The Wasatch Behind: Why leprechauns walk tall
Darn, I should have been a scientist. There's money and humor in it. The National Science Foundation recently paid a biologist from a major university to do a study to find why humans walk on two legs. The results of the study were published in the Public Library of Science Journal.
I don't know about you, but I was surprised to learn that the National Science Foundation didn't already know why humans walk on two legs. I couldn't believe they had to hire someone to figure it out for them. But then, I guess it's a good thing to keep struggling scientists employed. It would be tough for most of them to find real jobs.
Since the days of Charles Darwin there have been a lot of theories on this topic. Anthropologists have come to believe that our caveman ancestors learned to walk on their back legs so they could use and carry tools. Religious people believe people walk on two legs because that's how God created them. Environmentalists believe people walk on two legs so they can hug trees. It all depends on your point of view.
Apparently the scientist who did this study needed a new and exciting conclusion to justify the scientific stimulus money he spent. So he decided that humans walk on two legs so they can be more aggressive. He says it was hitting other people that made us stand upright. That sounds suspicious to me, but we've got to give the guy a break. It was a theory that hadn't been published before and a sure way for him to get his name in the anthropology news.
Quick thinking if you ask me.
The author of the study tells us we had to stand up, because when people walked on all fours they couldn't hit each other as well. "Ancestral humans adopted bipedal posture so males could fight with strength in their forelimbs, making their punches more dangerous." The guy isn't talking about blows from a club. He's talking about blows with a fist. He's talking about primitive man before the use of primitive tools, cavemen too stupid to pick up a rock. He said he used eight or 12 (he isn't sure how many) boxers and martial arts specialists to do the study.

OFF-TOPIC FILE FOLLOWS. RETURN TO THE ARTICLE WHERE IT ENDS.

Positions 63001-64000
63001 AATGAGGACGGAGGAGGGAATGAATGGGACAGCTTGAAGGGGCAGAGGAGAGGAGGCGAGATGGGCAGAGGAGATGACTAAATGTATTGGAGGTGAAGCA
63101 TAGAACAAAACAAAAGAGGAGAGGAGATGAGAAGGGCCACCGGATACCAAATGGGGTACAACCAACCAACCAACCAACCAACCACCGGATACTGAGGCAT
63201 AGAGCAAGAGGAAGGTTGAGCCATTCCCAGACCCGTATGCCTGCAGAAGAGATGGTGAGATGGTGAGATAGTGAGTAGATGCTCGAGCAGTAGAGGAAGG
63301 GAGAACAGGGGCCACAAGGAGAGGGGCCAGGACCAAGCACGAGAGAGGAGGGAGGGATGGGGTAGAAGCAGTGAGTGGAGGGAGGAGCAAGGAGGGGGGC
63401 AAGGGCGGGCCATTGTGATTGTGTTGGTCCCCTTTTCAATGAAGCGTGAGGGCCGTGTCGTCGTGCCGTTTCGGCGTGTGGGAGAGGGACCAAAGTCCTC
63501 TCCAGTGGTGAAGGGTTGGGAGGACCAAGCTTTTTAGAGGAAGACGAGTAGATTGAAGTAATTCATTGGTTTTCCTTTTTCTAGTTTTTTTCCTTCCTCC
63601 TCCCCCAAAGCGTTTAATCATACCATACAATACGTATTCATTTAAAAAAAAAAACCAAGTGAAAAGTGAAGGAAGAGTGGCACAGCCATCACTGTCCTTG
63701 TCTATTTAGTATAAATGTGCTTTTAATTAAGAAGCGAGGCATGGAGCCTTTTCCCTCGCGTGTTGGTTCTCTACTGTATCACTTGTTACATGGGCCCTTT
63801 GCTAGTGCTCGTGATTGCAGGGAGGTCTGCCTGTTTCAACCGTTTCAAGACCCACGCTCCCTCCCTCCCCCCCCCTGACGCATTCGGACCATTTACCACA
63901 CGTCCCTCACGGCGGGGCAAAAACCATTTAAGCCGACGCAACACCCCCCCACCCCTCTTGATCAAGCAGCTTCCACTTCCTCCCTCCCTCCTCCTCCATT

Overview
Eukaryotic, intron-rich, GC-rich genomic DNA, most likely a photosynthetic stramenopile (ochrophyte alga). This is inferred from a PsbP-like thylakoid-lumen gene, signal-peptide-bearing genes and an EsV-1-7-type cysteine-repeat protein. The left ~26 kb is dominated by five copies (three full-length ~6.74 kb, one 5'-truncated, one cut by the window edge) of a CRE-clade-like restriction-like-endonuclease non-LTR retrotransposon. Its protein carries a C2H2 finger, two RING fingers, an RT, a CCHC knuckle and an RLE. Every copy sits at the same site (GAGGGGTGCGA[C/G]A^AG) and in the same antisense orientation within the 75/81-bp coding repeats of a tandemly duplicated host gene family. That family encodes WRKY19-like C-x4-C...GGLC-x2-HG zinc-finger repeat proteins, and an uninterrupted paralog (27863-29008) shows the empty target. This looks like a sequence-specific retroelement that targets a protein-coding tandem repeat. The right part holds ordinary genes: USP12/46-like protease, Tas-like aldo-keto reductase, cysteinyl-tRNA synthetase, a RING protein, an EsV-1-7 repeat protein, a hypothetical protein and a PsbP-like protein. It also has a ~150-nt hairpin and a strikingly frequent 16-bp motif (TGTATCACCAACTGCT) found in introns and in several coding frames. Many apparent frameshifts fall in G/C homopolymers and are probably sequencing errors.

"Gee whiz," said Uncle Spud. "I ain't never been a scientist, but it seems to me that if we were four legged creatures and needed to hit someone hard, we should have developed horns like a musk ox. Wouldn't that have been a more likely evolutionary tion than standing upright and hitting with our fragile little hands? And, if we hit with our hands for enough generations to make us walk upright, why didn't we develop hands as big as boxing gloves that weigh 20 pounds each? Also, standing upright to fight exposes a soft underbelly, not a positive thing in the evolutionary scheme of things I would think."
"But wait," I said, "there's more." The study says, "The findings could explain why women are more likely to fall for tall guys. Taller men could deliver punches downward, thus giving them an edge in competing for mates and defending territory and resources."
"So that's what it is," Spud smiled. "Women like tall guys because they hit harder. Whodathunk?"
"The study also says the findings could shed light on the roots of human aggression," I explained. "The learned scientist concludes, 'we are a relatively violent species. If a goal (of modern society) is to reduce violence, we need to understand our evolutionary history.'"
"How profound," Spud said with stars in his eyes. "All this time I thought it was guns that made us aggressive."
"Not according to this scientific study," I assured him. "Weapons have nothing to do with it. Humans spent millions of years giving each other knuckle-bumps and that's what made us tall and good looking."
"I think women are at fault," Spud offered. "If not for those girls making goo-goo eyes at tall guys who hit hard, we'd still be four-legged little leprechauns."
"Leprechauns were not mentioned in this study," I assured him.
"They should have been," Spud smiled. "Irishmen were the first humans to walk upright."
"How do you know that?" I questioned.
"It all started when the Englishmen invented the wheelbarrow..." he began.